In yesterday’s post, I mentioned a variety of Kate’s behaviors that suggest to me that she is nearing the last stage of the 7-Stage model of the progression of Alzheimer’s. During the night and this morning, we had two other experiences that reinforce my conclusion.
At 3:30, she started to get out of bed. I asked if she wanted to go to the bathroom. She did, and I walked around the bed to assist her. She seemed amazingly alert. She didn’t want my help except to direct her to the bathroom. I asked if I could do something for her. She said, “I just want to get dressed.” I explained that it was early in the morning, and it would be better to go back to bed. She looked puzzled when I suggested that. It wasn’t until after she left the bathroom that I was able to convince her that she should go back to bed. She seemed wide awake and didn’t go back to sleep immediately. As we lay in bed, she said, “Do you do this for everybody?” I didn’t know what she was talking about but said, “Only for you.” She laughed. Then she said, “Who are you?” I said, “I am Richard Creighton, and I’m your husband.” She laughed again and said, “Oh, please.” Then she asked again, “Do you do this for everybody?” That was followed by my answer and her asking “Who are you?” again. This sequence of questions and answers must have been repeated three or four times. Then I told her I was going to sleep.
Shortly after 7:30, I noticed on the video cam that she was moving in bed and went to the bedroom to check on her. When I approached the bed, I said, “Good morning.” Her eyes were open. She looked at me, but she didn’t say anything. It was clear she was having a very different experience than the one that occurred at 3:30. I told her that it looked like something was bothering her and said I would like to help. She still didn’t say anything. I asked if she could tell me what she was concerned about. She didn’t answer. I said, “Is it something that is hard to explain?” She nodded that it was. I repeated that I would like to help her. Then I told her I had been eating breakfast and asked if she would like me to stay with her. She grabbed my hand and nodded. I told her I would get my breakfast and come back to stay with her.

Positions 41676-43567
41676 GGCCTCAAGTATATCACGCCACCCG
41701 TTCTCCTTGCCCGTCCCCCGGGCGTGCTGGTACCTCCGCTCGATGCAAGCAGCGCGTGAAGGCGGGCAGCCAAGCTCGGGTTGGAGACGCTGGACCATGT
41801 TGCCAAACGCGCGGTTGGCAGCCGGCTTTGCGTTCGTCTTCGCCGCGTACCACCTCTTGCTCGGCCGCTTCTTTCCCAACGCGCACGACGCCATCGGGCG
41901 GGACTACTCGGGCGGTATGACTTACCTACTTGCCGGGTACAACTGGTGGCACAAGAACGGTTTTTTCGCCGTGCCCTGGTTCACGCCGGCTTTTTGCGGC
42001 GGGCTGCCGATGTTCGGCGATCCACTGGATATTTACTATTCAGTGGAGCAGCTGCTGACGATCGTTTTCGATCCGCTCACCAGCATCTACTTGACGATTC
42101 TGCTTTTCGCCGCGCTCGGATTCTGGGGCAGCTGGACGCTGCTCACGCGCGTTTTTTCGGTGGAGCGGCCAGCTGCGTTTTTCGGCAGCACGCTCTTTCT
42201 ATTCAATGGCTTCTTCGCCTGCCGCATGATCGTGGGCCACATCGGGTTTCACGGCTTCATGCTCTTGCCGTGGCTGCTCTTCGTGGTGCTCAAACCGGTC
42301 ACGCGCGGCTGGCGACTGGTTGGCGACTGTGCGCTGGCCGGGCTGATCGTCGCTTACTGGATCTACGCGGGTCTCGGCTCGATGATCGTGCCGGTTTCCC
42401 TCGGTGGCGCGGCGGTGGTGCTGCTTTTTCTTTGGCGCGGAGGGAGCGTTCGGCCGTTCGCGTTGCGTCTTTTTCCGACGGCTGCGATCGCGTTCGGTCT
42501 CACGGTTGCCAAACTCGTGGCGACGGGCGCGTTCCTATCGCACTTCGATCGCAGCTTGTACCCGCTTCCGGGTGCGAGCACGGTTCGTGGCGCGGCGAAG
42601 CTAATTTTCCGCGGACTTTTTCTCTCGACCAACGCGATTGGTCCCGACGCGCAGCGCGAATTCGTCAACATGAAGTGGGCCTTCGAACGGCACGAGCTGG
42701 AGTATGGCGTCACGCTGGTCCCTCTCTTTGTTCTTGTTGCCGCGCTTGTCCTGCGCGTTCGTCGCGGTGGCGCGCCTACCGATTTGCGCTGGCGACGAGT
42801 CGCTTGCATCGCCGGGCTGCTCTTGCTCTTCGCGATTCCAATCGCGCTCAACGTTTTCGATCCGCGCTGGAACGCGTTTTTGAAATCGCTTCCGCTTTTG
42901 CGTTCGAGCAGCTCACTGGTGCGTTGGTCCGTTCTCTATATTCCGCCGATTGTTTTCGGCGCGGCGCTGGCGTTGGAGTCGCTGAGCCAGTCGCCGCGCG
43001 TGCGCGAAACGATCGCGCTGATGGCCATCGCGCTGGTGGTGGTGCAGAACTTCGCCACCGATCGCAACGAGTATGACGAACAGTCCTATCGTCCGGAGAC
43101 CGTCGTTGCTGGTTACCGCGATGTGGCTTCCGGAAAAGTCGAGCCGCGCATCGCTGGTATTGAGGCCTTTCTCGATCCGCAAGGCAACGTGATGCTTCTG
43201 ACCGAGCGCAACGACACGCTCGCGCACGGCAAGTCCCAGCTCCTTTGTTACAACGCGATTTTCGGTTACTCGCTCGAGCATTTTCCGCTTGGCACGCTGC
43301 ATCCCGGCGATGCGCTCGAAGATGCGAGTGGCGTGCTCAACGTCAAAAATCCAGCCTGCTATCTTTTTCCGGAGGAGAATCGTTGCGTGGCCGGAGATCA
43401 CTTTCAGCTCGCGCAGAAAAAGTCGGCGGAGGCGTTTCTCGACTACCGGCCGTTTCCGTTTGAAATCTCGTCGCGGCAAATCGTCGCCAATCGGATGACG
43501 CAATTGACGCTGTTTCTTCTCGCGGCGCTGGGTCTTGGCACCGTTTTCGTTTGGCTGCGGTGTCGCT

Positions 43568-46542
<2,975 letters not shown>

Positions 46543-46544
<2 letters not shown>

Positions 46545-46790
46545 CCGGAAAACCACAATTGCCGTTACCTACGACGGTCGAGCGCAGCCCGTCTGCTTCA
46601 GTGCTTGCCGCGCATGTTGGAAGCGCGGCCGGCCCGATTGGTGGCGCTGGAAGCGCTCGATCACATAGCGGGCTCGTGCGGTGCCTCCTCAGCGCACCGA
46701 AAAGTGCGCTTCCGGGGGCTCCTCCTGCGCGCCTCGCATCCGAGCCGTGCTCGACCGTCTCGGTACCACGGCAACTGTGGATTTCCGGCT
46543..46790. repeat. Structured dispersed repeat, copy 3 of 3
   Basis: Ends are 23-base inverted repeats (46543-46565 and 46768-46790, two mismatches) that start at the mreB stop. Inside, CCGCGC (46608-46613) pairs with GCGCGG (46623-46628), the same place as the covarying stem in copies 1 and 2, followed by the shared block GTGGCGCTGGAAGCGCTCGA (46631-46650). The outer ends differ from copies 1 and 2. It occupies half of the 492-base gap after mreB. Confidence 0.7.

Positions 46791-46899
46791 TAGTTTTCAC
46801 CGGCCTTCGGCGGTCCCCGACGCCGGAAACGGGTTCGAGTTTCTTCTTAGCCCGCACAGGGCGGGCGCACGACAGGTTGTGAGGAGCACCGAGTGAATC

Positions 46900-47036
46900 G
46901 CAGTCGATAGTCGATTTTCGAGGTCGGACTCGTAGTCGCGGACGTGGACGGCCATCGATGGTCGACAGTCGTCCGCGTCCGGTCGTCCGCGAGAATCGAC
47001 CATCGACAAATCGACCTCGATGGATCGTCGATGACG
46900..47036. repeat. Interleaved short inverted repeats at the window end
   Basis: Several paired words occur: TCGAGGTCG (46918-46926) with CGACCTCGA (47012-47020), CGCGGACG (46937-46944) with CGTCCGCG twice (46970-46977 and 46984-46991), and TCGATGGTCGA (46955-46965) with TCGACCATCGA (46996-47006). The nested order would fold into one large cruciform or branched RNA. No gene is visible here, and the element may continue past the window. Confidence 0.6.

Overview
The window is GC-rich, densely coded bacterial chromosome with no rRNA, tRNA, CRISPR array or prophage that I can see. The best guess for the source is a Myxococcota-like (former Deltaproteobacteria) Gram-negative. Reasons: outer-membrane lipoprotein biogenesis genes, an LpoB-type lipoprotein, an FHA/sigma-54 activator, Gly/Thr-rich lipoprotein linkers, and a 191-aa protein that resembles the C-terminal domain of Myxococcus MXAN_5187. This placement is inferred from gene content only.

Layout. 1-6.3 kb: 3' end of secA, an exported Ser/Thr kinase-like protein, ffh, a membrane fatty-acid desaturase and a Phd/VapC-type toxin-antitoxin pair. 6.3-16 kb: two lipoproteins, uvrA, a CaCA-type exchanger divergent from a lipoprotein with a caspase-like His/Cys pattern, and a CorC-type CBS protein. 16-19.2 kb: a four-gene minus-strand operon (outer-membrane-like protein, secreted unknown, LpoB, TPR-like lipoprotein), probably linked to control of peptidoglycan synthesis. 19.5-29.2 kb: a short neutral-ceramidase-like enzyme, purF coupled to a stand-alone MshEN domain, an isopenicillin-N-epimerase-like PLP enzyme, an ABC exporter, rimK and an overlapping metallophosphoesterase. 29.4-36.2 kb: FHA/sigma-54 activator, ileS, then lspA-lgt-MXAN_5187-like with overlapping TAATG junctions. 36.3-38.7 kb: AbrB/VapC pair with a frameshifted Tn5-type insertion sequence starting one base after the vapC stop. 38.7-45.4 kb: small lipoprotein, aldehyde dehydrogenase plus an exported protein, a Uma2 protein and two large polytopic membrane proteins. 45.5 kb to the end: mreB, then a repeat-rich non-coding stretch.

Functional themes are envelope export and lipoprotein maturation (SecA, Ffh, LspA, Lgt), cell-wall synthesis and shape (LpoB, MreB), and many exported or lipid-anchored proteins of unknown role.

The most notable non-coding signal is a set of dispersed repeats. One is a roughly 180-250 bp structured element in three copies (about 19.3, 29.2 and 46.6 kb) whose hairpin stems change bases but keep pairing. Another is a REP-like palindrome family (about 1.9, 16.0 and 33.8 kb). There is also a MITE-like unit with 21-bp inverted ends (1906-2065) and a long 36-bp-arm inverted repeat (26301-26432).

It is now thirty minutes later, and she appears to be asleep. I’ll stay a little while longer and then go back to the kitchen. She can appear to be so different from one time she wakes up to the next. I can’t help wondering what she will be like when she gets up for the day.
She is definitely making more changes now. Another one that I neglected to mention in yesterday’s post is that she is having more trouble expressing herself and stumbles with the pronunciation of a greater number of words than in the past. She sometimes has trouble remembering and pronouncing simple words like “shoe” or “toes.” She often passes it off and says, “You know what I mean.” As you would expect, this is a concern for me. For the past four years, I have observed the effect that speech has had on our relationship with Kate’s friend, Ellen. She suffered a stroke and has never been able to speak so that we can understand everything she says. At one point, we could understand 60-70% of what she said. During our recent visit, that had dropped to 20-25%. The way Kate is beginning to stumble over her words is similar, though less serious, that our experience with Ellen. Difficulty with speech is another of the signs of the later stages of Alzheimer’s. Life continues to change for us and more rapidly now than in the past.